Aging & Caregiving in the News

Related topics: Alzheimer's Disease, Safety, Senior Lifestyles

Information, updates and interesting tidbits from across the country and around the world.

In this issue:

  • Senior safety on the bus
  • Understanding the results of Alzheimer's tests
  • Can yoga lower the risk of falls?

Senior Safety on the Bus

Senior man on the bus

Vision problems, arthritis, slower reflexes and other changes of aging make many older adults unsafe behind the wheel. Yet transportation is vital for keeping them independent and active in the community, able to access the support services they need. Many seniors take advantage of public transportation, such as the bus or subway. But others hesitate, concerned about safety and the risk of falling while boarding or riding. To help public transit agencies and senior service organizations serve the needs of older passengers, the National Center on Senior Transportation recently partnered with several other organizations to create the Falls Prevention Awareness in Public Transportation. The guide includes tips for senior passengers: take your time, look for priority seating, use handrails, watch out for packages in the aisle, and don't be afraid to ask the driver for help.

You're At Higher Risk of Alzheimer's — Now What?

Today, sophisticated brain imaging can detect certain changes in the brain that are associated with Alzheimer's disease. One of these is an elevated level of beta amyloid protein plaques, substances in the brain which researchers can see with a positron emission tomography (PET) scan. University of Pennsylvania professor Dr. Jason Karlawish surveyed a group of seniors who had been told they had this risk factor, and found that doctors need to do a better job of explaining the results. According to the study results, "For many of these seniors, being told that their amyloid levels were 'elevated' on brain scans led to frustration and a desire for more detailed information." Some seniors thought they had been diagnosed with Alzheimer's, even though most elderly people have some degree of amyloid plaque, and it doesn't necessarily lead to the symptoms of Alzheimer's. Says Dr. Karlawish, who is co-director of the Penn Memory Center, "In the future, learning this kind of information will be a normal part of going to the doctor, like finding out you have a high cholesterol level. The challenge is to anticipate what it will be like for seniors to learn this and to develop effective strategies to help them cope with problems that may result, such as being stigmatized socially or losing their usual sense of well-being." Learn more about the study here.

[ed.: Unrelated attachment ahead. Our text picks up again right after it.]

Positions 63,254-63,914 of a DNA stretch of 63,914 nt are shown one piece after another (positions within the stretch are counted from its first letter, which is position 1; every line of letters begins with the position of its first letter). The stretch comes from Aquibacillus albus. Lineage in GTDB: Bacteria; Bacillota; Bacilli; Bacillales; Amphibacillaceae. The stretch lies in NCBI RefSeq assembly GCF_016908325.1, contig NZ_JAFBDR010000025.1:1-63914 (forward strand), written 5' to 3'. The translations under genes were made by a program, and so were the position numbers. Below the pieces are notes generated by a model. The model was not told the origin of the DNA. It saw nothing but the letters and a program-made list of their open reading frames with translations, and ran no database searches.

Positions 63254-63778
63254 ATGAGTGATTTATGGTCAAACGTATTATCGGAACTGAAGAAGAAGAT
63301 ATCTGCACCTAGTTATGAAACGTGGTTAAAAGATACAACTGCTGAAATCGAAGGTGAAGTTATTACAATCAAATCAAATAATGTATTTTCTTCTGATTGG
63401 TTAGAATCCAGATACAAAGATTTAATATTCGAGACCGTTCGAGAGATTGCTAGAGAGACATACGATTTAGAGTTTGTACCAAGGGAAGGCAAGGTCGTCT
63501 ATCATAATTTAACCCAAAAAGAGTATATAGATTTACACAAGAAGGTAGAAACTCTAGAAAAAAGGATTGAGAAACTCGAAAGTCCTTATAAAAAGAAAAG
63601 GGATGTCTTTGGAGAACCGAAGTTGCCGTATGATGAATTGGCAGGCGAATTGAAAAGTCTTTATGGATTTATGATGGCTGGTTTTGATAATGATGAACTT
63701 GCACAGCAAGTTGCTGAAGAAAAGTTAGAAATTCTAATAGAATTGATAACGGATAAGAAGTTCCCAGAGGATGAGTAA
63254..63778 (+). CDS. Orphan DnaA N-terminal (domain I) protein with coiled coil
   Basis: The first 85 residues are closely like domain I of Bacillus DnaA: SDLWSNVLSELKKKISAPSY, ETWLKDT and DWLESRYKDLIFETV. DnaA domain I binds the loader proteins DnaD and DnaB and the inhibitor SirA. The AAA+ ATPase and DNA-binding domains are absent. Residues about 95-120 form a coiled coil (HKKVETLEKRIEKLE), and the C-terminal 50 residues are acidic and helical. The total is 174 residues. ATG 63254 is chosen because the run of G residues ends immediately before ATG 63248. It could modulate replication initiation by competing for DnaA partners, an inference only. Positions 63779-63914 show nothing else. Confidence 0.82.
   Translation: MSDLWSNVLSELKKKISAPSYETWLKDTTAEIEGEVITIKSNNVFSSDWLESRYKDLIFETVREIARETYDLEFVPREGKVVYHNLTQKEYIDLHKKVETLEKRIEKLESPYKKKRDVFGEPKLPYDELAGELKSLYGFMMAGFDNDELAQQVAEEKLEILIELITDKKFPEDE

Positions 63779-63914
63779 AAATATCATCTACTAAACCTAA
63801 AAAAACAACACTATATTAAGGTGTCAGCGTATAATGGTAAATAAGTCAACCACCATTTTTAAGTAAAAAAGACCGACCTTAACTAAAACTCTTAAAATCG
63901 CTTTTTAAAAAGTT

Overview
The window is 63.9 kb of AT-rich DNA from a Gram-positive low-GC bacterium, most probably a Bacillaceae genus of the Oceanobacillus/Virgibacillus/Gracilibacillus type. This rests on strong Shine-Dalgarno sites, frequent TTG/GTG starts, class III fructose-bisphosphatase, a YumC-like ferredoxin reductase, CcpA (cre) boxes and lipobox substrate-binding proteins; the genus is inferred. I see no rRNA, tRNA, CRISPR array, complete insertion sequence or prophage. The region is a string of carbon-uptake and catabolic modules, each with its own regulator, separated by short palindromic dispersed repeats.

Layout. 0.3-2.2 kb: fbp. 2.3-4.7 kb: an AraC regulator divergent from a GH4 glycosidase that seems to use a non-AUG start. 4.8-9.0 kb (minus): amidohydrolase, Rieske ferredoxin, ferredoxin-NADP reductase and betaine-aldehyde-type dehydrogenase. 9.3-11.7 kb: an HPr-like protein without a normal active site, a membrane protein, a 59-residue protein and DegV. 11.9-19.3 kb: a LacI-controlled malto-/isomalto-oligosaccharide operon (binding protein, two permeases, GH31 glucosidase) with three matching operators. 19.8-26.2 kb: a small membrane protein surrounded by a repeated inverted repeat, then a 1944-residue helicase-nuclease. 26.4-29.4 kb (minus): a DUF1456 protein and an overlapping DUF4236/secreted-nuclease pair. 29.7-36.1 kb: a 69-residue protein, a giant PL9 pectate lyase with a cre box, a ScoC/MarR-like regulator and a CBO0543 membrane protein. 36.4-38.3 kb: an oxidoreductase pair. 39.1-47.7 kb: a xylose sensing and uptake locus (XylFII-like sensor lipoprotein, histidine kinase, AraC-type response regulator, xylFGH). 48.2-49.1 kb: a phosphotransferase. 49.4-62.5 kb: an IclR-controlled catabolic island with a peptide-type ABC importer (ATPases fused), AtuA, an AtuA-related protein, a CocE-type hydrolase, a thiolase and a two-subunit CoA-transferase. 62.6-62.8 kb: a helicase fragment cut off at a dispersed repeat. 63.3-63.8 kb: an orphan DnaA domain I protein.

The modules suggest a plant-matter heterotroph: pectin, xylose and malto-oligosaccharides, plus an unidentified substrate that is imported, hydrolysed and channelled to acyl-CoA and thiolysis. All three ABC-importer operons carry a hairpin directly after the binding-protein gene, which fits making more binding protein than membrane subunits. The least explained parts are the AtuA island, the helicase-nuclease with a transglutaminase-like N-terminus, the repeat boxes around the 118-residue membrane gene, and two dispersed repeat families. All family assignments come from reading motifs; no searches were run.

New Study Confirms Yoga Is a Good Balance Exercise

Yoga is often recommended as part of a balance training program. Is it effective? In November 2017, researchers from University of Wisconsin–Madison conducted a study of a group of participants whose average age was 70, to see if improved balance from yoga training could reduce their risk of falls. Twice a week for eight weeks, the participants took a class in hatha yoga, a practice originating in India which features a series of poses that can be performed on the floor or standing. The researchers found that the number of falls among the group of seniors dropped 48 percent over the six months after they'd completed the classes. Reported Anne Bachner, a member of the study's community advisory board, "Yoga makes you have a strong core, so when moving around in your daily life, you are not just flapping around. You are stable, in control." Read more about the study here.


Source: IlluminAge Communication Partners; copyright 2018